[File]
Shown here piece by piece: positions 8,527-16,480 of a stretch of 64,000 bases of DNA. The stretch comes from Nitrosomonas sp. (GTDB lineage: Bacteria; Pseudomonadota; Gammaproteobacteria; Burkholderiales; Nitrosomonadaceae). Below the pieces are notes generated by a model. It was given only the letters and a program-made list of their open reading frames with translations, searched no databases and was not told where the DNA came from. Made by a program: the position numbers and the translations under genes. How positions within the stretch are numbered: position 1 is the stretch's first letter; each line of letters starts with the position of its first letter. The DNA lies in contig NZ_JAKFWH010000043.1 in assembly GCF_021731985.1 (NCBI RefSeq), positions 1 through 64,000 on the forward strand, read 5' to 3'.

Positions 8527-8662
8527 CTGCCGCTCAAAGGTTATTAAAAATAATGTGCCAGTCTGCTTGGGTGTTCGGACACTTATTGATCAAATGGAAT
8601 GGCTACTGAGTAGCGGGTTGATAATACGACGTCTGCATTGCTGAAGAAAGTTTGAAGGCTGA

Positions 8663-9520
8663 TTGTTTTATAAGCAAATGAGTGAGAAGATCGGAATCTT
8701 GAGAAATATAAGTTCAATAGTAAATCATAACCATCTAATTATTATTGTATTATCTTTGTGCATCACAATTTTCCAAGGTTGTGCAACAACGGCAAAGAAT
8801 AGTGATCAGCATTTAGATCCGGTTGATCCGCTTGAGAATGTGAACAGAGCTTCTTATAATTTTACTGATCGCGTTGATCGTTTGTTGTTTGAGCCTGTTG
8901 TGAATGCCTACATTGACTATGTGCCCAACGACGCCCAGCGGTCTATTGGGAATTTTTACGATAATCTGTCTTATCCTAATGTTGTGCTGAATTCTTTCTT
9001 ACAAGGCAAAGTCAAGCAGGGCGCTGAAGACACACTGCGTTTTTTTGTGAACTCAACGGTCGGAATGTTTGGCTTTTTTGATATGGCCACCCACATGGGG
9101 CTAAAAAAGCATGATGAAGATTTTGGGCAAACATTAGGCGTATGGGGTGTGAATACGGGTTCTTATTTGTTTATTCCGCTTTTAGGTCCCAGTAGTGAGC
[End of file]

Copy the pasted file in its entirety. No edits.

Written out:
Shown here piece by piece: positions 8,527-16,480 of a stretch of 64,000 bases of DNA. The stretch comes from Nitrosomonas sp. (GTDB lineage: Bacteria; Pseudomonadota; Gammaproteobacteria; Burkholderiales; Nitrosomonadaceae). Below the pieces are notes generated by a model. It was given only the letters and a program-made list of their open reading frames with translations, searched no databases and was not told where the DNA came from. Made by a program: the position numbers and the translations under genes. How positions within the stretch are numbered: position 1 is the stretch's first letter; each line of letters starts with the position of its first letter. The DNA lies in contig NZ_JAKFWH010000043.1 in assembly GCF_021731985.1 (NCBI RefSeq), positions 1 through 64,000 on the forward strand, read 5' to 3'.

Positions 8527-8662
8527 CTGCCGCTCAAAGGTTATTAAAAATAATGTGCCAGTCTGCTTGGGTGTTCGGACACTTATTGATCAAATGGAAT
8601 GGCTACTGAGTAGCGGGTTGATAATACGACGTCTGCATTGCTGAAGAAAGTTTGAAGGCTGA

Positions 8663-9520
8663 TTGTTTTATAAGCAAATGAGTGAGAAGATCGGAATCTT
8701 GAGAAATATAAGTTCAATAGTAAATCATAACCATCTAATTATTATTGTATTATCTTTGTGCATCACAATTTTCCAAGGTTGTGCAACAACGGCAAAGAAT
8801 AGTGATCAGCATTTAGATCCGGTTGATCCGCTTGAGAATGTGAACAGAGCTTCTTATAATTTTACTGATCGCGTTGATCGTTTGTTGTTTGAGCCTGTTG
8901 TGAATGCCTACATTGACTATGTGCCCAACGACGCCCAGCGGTCTATTGGGAATTTTTACGATAATCTGTCTTATCCTAATGTTGTGCTGAATTCTTTCTT
9001 ACAAGGCAAAGTCAAGCAGGGCGCTGAAGACACACTGCGTTTTTTTGTGAACTCAACGGTCGGAATGTTTGGCTTTTTTGATATGGCCACCCACATGGGG
9101 CTAAAAAAGCATGATGAAGATTTTGGGCAAACATTAGGCGTATGGGGTGTGAATACGGGTTCTTATTTGTTTATTCCGCTTTTAGGTCCCAGTAGTGAGC